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The Barbarian Poets (some now institutionalized)

Now that I am in London and Godzenie is about to be published I am on fire again. All is possible. There is so much to explore in Poland in terms of neglected interesting poetry. So many interesting poets in the big world!!!

The poet Grzegorz Wroblewski has opened my eyes to Polish poetry I couldn't find when I lived in Poland for two years. It's another word/world.

I just can't get enough!!!!

Grzegorz and I are planning to do joint readings in Warsaw, Copenhangen, London and maybe somewhere in the states (North Carolina).


Freedom that elusive word. That much abused word. That overly politisized word. We want it in our daily lives. Some seem to give up. Nothing is worth more! There is nothing to achieve!

The Barbarians


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This review really hit it for me. I recently read Maurice Scully's _Livelihood_ and Geofrey Squires _Untitled and Other Poems_ is on deck (I love that baseball term. It is baseball, right?)

I think this is from The Nortre Dame review, but I found it via goofle (I mean google).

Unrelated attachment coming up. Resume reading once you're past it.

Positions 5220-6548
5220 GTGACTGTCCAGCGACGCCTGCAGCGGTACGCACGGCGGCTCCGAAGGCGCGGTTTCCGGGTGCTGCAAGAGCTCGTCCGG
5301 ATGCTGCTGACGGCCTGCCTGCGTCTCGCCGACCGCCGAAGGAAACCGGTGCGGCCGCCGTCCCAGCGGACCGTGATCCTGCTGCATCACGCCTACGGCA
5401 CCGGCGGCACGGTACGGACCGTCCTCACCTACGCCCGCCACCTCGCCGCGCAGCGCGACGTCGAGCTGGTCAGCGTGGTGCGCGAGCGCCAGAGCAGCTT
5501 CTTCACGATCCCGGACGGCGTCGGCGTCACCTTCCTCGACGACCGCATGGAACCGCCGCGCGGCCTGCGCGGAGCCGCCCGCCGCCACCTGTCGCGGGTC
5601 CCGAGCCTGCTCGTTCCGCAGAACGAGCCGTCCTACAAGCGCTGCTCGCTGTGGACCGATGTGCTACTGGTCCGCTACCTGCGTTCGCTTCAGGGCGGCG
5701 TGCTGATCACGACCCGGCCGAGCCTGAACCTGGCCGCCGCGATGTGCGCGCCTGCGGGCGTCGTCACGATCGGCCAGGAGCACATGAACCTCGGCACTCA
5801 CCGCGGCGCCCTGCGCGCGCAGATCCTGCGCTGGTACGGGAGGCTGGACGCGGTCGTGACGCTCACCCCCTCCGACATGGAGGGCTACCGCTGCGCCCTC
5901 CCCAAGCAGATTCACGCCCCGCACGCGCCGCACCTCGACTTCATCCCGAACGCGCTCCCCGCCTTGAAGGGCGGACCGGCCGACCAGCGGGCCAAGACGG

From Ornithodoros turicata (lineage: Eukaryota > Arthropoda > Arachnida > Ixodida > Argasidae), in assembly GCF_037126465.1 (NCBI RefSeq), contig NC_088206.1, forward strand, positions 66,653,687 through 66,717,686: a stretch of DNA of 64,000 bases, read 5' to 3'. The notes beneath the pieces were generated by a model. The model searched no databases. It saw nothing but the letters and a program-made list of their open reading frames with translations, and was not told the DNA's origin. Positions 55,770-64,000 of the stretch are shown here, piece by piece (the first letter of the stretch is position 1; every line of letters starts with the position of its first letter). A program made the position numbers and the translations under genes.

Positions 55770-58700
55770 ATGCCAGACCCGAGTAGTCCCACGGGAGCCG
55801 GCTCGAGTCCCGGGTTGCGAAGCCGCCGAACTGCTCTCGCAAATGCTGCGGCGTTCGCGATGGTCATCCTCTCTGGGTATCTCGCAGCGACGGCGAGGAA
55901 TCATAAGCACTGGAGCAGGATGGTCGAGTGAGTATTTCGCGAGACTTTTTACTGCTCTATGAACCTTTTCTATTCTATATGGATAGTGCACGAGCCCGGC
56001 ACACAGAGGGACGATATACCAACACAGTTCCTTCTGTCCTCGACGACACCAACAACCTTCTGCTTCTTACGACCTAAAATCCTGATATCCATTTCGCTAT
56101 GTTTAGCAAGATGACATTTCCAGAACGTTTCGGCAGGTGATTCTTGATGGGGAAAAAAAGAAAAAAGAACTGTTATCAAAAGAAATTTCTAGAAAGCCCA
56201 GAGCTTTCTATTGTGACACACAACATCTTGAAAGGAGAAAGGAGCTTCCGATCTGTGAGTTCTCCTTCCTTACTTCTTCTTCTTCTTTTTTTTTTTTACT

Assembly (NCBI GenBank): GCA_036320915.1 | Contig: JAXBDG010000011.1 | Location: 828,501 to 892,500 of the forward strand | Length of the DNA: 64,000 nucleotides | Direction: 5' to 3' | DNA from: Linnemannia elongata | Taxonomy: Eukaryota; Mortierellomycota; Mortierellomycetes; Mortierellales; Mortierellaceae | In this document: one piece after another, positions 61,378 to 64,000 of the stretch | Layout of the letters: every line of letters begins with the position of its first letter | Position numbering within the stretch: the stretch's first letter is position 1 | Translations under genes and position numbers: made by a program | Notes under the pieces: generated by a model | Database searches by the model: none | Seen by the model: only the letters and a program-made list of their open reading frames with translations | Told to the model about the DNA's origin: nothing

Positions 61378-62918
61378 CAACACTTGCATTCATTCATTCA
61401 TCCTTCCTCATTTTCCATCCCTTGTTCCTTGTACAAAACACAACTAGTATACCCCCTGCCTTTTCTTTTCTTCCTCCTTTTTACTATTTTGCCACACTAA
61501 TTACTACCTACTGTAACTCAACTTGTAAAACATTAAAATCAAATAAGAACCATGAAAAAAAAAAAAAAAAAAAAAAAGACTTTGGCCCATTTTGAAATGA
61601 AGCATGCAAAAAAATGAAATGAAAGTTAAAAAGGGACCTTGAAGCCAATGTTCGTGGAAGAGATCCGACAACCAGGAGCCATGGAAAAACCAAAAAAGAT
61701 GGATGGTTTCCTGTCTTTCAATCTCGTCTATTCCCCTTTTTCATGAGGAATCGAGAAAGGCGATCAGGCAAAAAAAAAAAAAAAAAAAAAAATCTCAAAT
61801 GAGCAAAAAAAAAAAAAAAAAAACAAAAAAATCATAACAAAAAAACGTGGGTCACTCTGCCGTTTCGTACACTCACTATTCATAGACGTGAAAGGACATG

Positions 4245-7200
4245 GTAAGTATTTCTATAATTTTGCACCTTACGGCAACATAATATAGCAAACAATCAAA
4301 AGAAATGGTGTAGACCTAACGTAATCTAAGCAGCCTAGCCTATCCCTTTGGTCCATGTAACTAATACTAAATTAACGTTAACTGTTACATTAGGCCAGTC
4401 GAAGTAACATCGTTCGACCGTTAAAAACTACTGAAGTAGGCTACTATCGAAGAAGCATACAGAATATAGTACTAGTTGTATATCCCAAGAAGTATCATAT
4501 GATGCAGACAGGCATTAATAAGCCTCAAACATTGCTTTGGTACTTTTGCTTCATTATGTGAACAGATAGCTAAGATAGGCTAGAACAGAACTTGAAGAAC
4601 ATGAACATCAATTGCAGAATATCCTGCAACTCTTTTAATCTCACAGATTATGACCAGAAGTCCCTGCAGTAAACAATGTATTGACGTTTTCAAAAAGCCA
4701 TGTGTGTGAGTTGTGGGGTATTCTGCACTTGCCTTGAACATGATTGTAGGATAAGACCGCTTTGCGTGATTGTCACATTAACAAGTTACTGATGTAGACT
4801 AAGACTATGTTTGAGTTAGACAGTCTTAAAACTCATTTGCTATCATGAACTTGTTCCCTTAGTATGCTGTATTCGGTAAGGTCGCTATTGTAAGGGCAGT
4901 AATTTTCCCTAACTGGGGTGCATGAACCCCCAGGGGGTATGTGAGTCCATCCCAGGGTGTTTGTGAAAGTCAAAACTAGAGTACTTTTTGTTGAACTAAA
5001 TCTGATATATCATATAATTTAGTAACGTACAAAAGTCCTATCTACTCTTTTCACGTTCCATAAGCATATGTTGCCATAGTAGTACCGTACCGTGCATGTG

Another Ireland: Part Two
Maurice Scully, The Basic Colours. Durham, UK: Pig Press, 1994.
Geoffrey Squires, Landscapes and Silences. Dublin: New Writers' Press, 1996.
Catherine Walsh, Idir Eatortha and Making Tents. London: Invisible Books, 1996.

By Robert Archambeau

I began the first half of this article (Notre Dame Review #4) by mentioning some of the limits to the legendary hospitality Ireland has shown to its poets. If you arrive in Ireland from any point of departure outside of Eastern Europe, you will indeed find a public far more willing than the one you left behind to grant poets the recognition all but the most ascetic secretly crave. However, this hospitality has never extended to Irish poets w…